Language Sites
  • UCAN China
  • UCAN India
  • UCAN Indonesia
  • UCAN Vietnam

Myanmar to send legal help for two in Thailand jail

Migrant workers condemned to death for murders of British backpackers lose appeal, head to Supreme Court

Myanmar to send legal help for two in Thailand jail

Myanmar nationals Zaw Lin (left) and Win Zaw Tun (centre right) are escorted out of the Koh Samui provincial court following their death sentence in Koh Samui on December 24, 2015. (Nicolas Asfouri/AFP)

March 17, 2017

Mail This Article
(For more than one recipient, type addresses separated by commas)


Myanmar is sending a special legal team to file a second appeal of the verdict against two migrant workers sentenced to death in Thailand for the 2014 murder of a British couple at a Thai resort, their lawyer said March 15.

Zaw Lin and Win Zaw Tun, both in their early 20s, were sentenced to death on Dec. 24, 2015, after being found guilty of the murder of British backpacker David Miller, 24, and the rape and murder of his companion Hannah Witheridge, 23, on the resort island of Koh Tao in September 2014.

Thailand’s Appeal Court rejected the first appeal on Feb. 23, Radio Free Asia (RFA) reported.

The death sentences can be revoked under an amnesty or be commuted to a minimum punishment because the highest court in Thailand cannot impose capital punishment without solid evidence, their lawyer Aung Myo Thant told RFA’s Myanmar Service.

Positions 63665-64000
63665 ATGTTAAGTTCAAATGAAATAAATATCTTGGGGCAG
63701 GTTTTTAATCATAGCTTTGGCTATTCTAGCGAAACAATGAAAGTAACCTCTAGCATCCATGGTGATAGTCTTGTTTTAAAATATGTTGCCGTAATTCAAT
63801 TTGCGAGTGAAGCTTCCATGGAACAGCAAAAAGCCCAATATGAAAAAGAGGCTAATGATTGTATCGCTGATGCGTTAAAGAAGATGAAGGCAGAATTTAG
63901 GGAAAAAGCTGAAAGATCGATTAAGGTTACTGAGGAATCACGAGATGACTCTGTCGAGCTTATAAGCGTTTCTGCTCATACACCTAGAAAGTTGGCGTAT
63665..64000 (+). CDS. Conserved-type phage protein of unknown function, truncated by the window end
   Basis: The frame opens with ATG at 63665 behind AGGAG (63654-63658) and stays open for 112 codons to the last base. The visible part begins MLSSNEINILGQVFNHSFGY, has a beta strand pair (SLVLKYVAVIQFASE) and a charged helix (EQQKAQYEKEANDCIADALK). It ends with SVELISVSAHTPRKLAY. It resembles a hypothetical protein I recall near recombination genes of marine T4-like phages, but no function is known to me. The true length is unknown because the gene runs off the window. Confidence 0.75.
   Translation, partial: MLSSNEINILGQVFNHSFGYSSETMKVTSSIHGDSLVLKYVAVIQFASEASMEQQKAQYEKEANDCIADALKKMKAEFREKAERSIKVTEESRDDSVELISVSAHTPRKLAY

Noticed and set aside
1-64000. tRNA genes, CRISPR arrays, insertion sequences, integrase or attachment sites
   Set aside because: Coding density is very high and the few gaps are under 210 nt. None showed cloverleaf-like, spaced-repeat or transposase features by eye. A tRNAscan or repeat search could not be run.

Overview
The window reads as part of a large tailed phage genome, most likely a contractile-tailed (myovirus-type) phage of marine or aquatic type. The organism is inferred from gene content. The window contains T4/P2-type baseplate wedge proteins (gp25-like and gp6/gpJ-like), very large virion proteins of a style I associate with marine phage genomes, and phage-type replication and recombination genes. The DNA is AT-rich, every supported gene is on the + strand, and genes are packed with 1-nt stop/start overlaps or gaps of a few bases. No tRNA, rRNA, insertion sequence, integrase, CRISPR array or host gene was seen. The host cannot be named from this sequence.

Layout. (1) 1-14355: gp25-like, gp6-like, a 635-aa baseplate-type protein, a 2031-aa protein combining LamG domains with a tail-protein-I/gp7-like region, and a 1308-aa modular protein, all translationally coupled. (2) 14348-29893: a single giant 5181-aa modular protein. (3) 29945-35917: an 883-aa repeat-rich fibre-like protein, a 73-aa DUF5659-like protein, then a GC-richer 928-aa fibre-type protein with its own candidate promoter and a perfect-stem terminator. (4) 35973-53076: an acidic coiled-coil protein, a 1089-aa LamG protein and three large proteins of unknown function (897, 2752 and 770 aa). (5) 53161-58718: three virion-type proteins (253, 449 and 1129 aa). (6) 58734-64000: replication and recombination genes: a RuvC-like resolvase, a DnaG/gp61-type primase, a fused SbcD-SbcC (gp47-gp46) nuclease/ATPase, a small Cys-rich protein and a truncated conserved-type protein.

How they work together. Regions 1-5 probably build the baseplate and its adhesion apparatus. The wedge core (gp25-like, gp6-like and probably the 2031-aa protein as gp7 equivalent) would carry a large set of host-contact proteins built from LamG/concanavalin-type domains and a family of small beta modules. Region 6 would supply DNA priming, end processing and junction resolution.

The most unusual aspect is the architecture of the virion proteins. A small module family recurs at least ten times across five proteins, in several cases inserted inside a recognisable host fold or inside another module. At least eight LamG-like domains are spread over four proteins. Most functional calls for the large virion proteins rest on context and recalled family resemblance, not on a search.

"The state is giving us full support," he said. "It is sending a legal advisory team to provide assistance for when the new appeal is submitted to Thailand’s highest court. Right now, we are translating the documents from the … Appeal Court from Thai into the Burmese language."

A Thai Foreign Office official said the Myanmar legal team must submit new facts in its appeal, Aung Myo said, adding that those working on the case are studying a 4,000-page report about the crime.

One of the questionable facts in the case is the principal murder weapon, which court documents list as a hoe, he said.

"But the DNA of the two suspects was not found on that hoe,” he said, adding that a Thai doctor told the court that DNA could be found if a person holds something for just five seconds. 

UCAN needs your support to continue our independent journalism
Access to UCAN stories is completely free of charge - however it costs a significant amount of money to provide our unique content. UCAN relies almost entirely on donations from our readers and donor organizations that support our mission. If you are a regular reader and are able to support us financially, please consider making a donation. Click here to donate now.
La Civiltà Cattolica
 

LATEST

Support Our Journalism

Access to UCAN stories is completely free of charge - however it costs a significant amount of money to provide our unique content. UCAN relies almost entirely on donations from our readers and donor organizations that support our mission. If you are a regular reader and are able to support us financially, please consider making a donation.

Quick Donate

Or choose your own donation amount